Drilling and microfracture lead to different bone structure and necrosis during bone-marrow stimulation for cartilage repair.
"Bone marrow stimulation is performed using several surgical techniques that have not been systematically compared or optimized for a desired cartilage repair outcome. In this study, we investigated acute osteochondral characteristics following microfracture and comparing to drilling in a mature rabbit model of cartilage repair. Microfracture holes were made to a depth of 2 mm and drill holes to either 2 mm or 6 mm under cooled irrigation. Animals were sacrificed 1 day postoperatively and subchondral bone assessed by histology and micro-CT. We confirmed one hypothesis that microfracture produces fractured and compacted bone around holes, essentially sealing them off from viable bone marrow and potentially impeding repair. In contrast, drilling cleanly removed bone from the holes to provide access channels to marrow stroma. Our second hypothesis that drilling would cause greater osteocyte death than microfracture due to heat necrosis was not substantiated, because more empty osteocyte lacunae were associated with microfracture than drilling, probably due to shearing and crushing of adjacent bone. Drilling deeper to 6 mm versus 2 mm penetrated the epiphyseal scar in this model and led to greater subchondral hematoma. Our study revealed distinct differences between microfracture and drilling for acute subchondral bone structure and osteocyte necrosis. Additional ongoing studies suggest these differences significantly affect long-term cartilage repair outcome."
This study puts a huge dent on tapping-style LSJL. There are some confounding variables, one is that the microfracture produced by tapping bone may not be the same as the one they caused on the rabbits. Second, the rabbits were only killed after one day so we don't know if any healing or adaptation occurred as a result of the microfracture. Third, load-style LSJL increases intramedullary pressure which can get those stem cells to the growth plate in spite of the network being "less clean" than with drilling.
Effects of surgical holes in mouse tibiae on bone formation induced by knee loading.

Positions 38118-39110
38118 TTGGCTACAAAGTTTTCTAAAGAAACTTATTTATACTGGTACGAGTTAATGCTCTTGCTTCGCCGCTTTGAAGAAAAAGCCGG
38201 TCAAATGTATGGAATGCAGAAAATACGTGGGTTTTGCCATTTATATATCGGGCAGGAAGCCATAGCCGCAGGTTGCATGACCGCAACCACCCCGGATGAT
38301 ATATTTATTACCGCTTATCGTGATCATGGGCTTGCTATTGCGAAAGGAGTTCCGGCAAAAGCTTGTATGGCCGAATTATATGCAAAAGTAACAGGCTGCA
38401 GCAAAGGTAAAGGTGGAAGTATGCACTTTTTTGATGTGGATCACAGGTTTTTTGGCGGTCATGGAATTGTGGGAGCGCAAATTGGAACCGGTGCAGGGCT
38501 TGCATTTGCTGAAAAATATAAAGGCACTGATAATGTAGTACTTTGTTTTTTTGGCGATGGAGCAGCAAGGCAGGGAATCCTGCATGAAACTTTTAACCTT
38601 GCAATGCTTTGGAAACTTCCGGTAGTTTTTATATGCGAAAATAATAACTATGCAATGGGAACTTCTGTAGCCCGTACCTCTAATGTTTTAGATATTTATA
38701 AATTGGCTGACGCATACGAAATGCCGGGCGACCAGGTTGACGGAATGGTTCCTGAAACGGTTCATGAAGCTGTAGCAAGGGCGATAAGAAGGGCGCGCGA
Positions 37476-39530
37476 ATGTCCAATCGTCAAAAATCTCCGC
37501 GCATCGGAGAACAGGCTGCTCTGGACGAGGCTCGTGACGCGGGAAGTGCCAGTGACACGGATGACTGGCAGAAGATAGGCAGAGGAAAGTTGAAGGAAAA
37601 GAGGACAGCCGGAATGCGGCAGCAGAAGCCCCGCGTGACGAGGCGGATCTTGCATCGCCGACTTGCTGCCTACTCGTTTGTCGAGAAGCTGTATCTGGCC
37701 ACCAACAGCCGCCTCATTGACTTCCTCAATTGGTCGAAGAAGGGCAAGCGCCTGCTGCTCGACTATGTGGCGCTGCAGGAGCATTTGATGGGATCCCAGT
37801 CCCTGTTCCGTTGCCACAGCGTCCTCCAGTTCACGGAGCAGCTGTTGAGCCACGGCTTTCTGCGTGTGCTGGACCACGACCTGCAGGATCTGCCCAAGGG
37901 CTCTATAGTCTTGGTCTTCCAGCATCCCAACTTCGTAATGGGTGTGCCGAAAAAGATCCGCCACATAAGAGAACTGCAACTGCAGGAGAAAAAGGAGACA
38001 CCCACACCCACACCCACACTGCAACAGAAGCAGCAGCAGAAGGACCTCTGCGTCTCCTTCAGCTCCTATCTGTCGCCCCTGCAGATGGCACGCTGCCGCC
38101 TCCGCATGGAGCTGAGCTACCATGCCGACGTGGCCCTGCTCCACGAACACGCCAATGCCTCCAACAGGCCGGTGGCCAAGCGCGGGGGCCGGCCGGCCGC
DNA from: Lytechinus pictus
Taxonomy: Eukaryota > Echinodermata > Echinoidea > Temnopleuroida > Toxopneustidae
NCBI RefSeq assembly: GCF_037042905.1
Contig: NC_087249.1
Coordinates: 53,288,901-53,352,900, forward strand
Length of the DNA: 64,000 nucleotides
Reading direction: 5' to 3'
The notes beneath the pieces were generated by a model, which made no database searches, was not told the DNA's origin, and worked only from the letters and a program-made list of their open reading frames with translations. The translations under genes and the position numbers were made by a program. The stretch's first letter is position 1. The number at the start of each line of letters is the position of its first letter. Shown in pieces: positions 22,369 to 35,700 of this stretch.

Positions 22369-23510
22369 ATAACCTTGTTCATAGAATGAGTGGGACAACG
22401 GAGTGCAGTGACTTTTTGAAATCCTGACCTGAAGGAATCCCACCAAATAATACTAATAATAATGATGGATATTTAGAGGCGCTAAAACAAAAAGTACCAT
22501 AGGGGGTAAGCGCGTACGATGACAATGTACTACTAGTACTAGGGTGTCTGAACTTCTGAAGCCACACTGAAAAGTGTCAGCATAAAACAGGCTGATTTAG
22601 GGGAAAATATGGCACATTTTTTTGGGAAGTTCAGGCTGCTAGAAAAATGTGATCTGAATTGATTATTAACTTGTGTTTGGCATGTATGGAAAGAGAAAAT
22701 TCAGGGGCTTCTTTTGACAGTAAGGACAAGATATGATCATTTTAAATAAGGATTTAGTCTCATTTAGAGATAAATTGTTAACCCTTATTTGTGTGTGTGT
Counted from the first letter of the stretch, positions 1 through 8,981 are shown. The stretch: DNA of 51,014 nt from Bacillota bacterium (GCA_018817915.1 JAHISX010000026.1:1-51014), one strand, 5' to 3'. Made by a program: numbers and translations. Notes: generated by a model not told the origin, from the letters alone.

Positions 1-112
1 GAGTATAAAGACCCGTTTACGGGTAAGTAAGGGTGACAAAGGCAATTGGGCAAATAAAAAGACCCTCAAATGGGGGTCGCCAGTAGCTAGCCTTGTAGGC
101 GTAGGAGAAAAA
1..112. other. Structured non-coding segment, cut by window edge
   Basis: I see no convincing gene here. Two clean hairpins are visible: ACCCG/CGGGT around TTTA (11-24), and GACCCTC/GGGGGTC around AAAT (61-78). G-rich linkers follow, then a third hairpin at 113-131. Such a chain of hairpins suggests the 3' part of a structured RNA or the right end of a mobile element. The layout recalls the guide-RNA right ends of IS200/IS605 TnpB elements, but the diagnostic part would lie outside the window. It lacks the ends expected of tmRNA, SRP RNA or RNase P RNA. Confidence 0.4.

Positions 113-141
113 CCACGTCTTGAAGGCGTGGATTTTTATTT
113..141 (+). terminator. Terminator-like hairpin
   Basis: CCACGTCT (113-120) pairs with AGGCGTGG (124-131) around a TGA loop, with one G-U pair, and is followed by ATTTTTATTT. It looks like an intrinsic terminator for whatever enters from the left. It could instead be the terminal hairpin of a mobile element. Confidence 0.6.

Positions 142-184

"Loads applied directly to the knee (knee loading) have recently been demonstrated to induce anabolic responses in femoral and tibial cortical bone. In order to examine the potential role of intramedullary pressure in generating those knee loading responses, we investigated the effects of drilling surgical holes that penetrated into the tibial medullary cavity and thereby modulated pressure alteration. Thirty-nine C57/BL/6 female mice in total were used with and without surgical holes, and the surgical holes were monitored with micro CT and histology. The left knee was loaded for 3 days[at 5Hz at 0.5N for 3 min a day], and the contralateral limb was treated as a sham-loaded control. Mice were sacrificed for bone histomorphometry 2 weeks after the last loading. Although the surgical hole induced bone formation in both loaded and non-loaded tibiae, due to regional and systemic acceleratory phenomenon the anabolic effect of knee loading was substantially diminished. Without the holes, knee loading significantly elevated cross-sectional cortical area, cortical thickness, mineralizing surface, mineral apposition rate, and bone formation rate on the periosteal surface. For example, the rate of bone formation was elevated 2.1 fold (p<0.001; middle diaphysis--50% site from the knee along the length of tibiae) and 2.7 fold (p<0.01; distal diaphysis--75% site). With the surgical holes, however, knee loading did not provide significant enhancement either at the 50% or 75% site in any of the histomorphometric measurements (p>0.05). The results support the idea that alteration of intramedullary pressure is necessary for knee loading to induce bone formation in the diaphysis."
Now they do say however that the drilling of the epiphysis did induce a response of the bone just not the same adaptations as it did without drilling. Now notice that they used drilling rather than microfracture. It is possible that the clutter perceived so negatively in the first study by microfracture could in fact help increase the intramedullary pressure which accelerates the rate of bone formation.
Now this study was available for free and there were some pictures of bone loading with and without drilling.
Note that in group D which is the loaded group there is a huge hole in the middle of bone indicating that LSJL may in fact cause bone degradation which would allow for cartilagenous growth plates. The fluid flow degrades bone and osteomy(removal of bone) may be necessary for new chondrogenesis. It's possible that this degradation of bone occurs in the epiphysis as well. Note that this data was taken 11 days at the end of loading. In group F the whole is smaller likely due to that LSJL was stopped after 3 days.
In this group both C and D have holes but in group F versus E the hole is much bigger. So LSJL preserves holes created by stimulus.
Unfortunately this study was performed before Yokota and Zhang realized that Lateral Synovial Joint Loading could be used to increase bone length so they didn't measure the things that would interest us height seekers like stem cells or if the tibia and femur had increased in length.